At the Core
* discusses e-mail voice mail and instant messaging as records from a legal perspective
* provides examples of messaging restrictions and guidelines in the United States and worldwide
* examines considerations for policies for managing messaging data
Since the early 1990s, e-mail has become ubiquitous worldwide, Many businesses are dependent on it. and a significant percentage of all private individuals in the developed world are equally dependent on it as a means--often a primary means--of communication with others, More recently, instant messaging (IM) has achieved a similar status. In many environments business and personal, it is an important communication tool. Lurking on the sidelines is still another widely used tool, voice messaging.
These tools pose formidable challenges in many respects. From a business and management perspective, their utility--often very high--is counterbalanced by their unstructured, inherently difficult-to-manage nature and the sheer volume of data that is transmitted and accumulated using them. From a legal perspective, their rapid acceptance, combined with the equally rapid changes in the technologies of which they are a part, makes it difficult for the often slow moving legal world to keep pace with them.
This confluence of factors poses several issues for the organization that uses these technologies extensively:
* Storage of large volumes of e-mail, voice mail, and IM imposes significant costs on an organization in terms of infrastructure and equipment, manpower, and other resources.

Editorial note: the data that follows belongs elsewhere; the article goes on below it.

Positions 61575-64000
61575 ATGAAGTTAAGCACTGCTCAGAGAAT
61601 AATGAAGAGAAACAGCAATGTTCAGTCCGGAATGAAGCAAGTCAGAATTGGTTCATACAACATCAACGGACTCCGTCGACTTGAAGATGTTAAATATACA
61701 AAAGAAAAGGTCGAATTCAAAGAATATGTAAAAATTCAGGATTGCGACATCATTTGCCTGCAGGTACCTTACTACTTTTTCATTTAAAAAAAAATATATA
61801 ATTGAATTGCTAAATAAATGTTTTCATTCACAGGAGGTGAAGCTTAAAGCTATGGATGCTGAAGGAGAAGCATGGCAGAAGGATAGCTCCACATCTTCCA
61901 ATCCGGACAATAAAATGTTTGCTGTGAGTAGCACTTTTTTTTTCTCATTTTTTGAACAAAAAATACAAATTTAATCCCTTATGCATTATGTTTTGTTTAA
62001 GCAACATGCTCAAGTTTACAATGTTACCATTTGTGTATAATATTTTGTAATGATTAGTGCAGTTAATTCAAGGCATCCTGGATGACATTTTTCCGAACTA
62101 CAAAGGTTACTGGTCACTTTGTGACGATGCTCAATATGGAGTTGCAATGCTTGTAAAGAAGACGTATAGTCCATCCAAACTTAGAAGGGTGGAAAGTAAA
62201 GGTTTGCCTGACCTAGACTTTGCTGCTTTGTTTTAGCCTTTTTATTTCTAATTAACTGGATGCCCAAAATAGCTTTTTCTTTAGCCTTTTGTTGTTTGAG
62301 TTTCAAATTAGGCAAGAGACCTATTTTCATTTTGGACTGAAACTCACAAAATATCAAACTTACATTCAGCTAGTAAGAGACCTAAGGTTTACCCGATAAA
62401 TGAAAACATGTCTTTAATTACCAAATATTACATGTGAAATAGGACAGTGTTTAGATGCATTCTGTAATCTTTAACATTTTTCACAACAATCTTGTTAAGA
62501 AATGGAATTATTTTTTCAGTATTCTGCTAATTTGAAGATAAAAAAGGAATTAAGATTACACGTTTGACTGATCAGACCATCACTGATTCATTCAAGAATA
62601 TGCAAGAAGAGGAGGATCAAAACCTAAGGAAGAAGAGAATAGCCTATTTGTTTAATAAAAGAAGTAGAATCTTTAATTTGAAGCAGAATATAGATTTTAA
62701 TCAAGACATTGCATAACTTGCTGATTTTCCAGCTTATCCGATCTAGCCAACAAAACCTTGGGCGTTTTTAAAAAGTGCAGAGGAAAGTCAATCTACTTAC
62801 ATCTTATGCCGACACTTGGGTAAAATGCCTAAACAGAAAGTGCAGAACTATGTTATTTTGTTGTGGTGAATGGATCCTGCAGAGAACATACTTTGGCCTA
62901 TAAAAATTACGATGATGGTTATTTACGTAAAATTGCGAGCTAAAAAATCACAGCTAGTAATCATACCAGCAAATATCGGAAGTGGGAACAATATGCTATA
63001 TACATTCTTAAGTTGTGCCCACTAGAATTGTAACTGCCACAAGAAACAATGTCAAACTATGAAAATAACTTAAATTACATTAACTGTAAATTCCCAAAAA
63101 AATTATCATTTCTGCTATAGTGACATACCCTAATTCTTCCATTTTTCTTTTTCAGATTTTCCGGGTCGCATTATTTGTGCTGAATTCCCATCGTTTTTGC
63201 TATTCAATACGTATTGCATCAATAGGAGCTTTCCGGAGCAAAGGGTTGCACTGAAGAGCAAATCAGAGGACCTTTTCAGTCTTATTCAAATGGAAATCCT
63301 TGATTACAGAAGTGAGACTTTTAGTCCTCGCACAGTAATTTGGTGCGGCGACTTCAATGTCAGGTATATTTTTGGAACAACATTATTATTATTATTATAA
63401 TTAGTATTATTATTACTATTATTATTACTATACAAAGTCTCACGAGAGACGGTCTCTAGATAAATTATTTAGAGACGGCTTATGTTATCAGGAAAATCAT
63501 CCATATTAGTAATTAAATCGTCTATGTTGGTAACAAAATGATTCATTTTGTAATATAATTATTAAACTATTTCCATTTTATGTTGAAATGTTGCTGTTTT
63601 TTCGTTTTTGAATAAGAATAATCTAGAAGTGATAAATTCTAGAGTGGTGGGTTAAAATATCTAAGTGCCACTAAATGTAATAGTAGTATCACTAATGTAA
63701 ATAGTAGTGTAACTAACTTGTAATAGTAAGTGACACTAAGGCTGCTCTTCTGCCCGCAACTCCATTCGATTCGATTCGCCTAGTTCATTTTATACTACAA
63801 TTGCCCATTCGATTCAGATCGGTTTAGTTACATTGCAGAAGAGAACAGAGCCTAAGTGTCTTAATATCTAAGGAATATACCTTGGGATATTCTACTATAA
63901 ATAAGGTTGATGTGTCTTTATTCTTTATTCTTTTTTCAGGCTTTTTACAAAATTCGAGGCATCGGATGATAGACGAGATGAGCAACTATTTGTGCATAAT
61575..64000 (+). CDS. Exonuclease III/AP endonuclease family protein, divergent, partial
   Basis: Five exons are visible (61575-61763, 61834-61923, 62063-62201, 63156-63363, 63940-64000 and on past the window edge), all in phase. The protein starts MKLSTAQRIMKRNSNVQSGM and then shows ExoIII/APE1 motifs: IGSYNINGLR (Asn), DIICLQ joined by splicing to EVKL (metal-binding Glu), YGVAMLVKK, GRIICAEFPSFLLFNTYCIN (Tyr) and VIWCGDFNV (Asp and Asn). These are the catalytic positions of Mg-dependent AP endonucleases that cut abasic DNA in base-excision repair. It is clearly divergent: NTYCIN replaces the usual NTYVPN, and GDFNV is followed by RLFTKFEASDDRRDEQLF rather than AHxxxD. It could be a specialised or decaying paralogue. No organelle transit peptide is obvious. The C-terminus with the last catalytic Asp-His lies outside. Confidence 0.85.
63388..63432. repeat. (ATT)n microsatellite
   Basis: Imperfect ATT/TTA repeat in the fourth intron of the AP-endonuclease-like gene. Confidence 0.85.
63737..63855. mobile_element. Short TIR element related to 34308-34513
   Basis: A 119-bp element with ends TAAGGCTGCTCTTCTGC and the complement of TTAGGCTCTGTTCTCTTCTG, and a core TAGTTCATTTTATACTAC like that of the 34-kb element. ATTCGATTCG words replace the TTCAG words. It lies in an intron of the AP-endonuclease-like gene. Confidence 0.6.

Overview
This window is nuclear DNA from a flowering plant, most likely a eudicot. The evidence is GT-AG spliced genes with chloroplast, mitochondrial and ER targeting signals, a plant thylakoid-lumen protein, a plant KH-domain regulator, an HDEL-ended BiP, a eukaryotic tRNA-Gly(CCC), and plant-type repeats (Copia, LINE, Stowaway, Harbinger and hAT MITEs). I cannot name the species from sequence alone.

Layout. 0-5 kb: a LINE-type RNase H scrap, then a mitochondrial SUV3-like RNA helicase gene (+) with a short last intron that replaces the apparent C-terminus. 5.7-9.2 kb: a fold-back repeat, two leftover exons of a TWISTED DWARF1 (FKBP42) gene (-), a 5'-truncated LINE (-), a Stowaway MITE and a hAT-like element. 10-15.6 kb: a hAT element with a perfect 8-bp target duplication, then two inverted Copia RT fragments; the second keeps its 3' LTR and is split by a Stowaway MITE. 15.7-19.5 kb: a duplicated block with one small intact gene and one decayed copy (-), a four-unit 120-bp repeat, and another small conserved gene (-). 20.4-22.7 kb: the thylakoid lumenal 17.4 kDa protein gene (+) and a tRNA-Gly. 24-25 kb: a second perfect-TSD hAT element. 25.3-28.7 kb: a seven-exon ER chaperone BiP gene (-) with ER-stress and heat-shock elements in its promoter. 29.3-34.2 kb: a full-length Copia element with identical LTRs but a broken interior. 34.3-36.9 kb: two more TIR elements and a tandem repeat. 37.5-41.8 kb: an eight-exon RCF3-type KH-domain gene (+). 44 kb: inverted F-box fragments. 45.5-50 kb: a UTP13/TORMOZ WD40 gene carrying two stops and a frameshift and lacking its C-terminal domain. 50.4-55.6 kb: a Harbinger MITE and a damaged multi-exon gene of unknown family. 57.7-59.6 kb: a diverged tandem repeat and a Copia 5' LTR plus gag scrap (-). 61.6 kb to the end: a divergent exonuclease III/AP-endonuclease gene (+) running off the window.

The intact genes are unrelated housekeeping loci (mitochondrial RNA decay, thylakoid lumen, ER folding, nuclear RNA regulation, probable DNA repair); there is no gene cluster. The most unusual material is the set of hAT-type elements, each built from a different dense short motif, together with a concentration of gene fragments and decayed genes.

* The difficulties of managing millions--or even billions of informal data objects, created with little or no attention to formal structuring or indexing, make systematic management and recovery of them challenging and expensive.
* The e-mail so stored is subject to legal process, requiring searches that may prove difficult and expensive.
From a legal perspective, another group of issues arises:
* Are data objects created using these technologies "records"?
* If so, must they he formally managed?
* What retention period is appropriate for them?
* Are all these technologies the same legally, or do they fall into different classes?
These business and legal issues collectively pose a very formidable conundrum for any business or other large organization.
What Exactly Are E-mail, Voice Mail, and IM Legally?
From a management perspective, e-mail, voice mail, and IM (hereafter collectively called "messaging") as "non records" or legal non-entities would be the most convenient situation. An organization would therefore be free to manage or not manage them as it saw fit. Included in this approach would presumably be the option to establish an arbitrary retention period suited to the convenience and budget of the organization.
A good deal of law impacts messaging. Much of it is indirect in that it does not specifically refer to the technologies themselves. Nonetheless, it does have a direct impact on the way messaging must be managed. The ultimate sweep of that law is perhaps best characterized by an analysis of the United Nations Commission on International Trade (UNICTRAL) Model Law on Electronic Commerce, which serves as the basis for many national laws governing the topic.
According to UNICTRAL, "'Data message' means information generated, sent, received, or stored by electronic, optical, or similar means including, but not limited to, electronic data interchange (EDI), electronic mail, telegram, telex, or telecopy."
Consideration of this brief provision reveals that its scope is broad indeed: Messaging of all sorts, regardless of the technology, is a "data message" within the meaning of this law.
UNICTRAL also describes several legal attributes of a data message:
* "Information shall not be denied legal effect, validity, or enforceability solely on the grounds that it is in the form of a data message. …